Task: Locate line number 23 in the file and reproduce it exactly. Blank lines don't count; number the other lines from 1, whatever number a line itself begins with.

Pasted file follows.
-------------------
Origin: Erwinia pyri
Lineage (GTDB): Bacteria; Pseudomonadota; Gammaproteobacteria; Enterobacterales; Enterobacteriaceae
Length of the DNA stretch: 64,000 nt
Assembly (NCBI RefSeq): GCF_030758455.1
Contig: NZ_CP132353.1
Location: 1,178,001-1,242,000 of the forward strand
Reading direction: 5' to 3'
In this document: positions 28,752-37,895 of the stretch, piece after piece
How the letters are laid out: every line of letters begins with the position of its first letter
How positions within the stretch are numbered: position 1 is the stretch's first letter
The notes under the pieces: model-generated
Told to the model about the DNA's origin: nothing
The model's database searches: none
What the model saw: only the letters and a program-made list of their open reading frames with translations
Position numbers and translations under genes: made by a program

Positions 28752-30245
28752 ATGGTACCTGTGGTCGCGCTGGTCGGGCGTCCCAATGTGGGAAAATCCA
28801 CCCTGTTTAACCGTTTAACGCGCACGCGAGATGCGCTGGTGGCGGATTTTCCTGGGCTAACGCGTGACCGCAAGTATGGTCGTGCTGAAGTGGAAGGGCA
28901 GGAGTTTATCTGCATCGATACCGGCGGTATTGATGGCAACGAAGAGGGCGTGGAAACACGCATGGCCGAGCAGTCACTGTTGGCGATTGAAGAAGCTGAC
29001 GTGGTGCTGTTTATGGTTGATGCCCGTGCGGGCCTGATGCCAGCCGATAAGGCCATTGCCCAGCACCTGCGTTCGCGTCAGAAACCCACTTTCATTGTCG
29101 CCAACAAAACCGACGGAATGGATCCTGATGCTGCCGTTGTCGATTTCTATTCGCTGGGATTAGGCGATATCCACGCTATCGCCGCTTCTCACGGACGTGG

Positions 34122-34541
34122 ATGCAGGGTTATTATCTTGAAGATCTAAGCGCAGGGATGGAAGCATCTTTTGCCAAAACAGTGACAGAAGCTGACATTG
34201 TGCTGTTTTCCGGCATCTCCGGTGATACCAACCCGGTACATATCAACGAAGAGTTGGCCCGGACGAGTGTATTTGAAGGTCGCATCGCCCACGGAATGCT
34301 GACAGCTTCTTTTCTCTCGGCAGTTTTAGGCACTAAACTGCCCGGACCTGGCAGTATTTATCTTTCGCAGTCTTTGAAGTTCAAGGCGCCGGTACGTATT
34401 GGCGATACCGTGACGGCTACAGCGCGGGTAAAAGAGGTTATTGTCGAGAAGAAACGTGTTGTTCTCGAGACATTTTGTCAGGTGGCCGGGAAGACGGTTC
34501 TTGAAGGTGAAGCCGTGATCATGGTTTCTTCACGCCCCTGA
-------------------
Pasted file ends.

34122 ATGCAGGGTTATTATCTTGAAGATCTAAGCGCAGGGATGGAAGCATCTTTTGCCAAAACAGTGACAGAAGCTGACATTG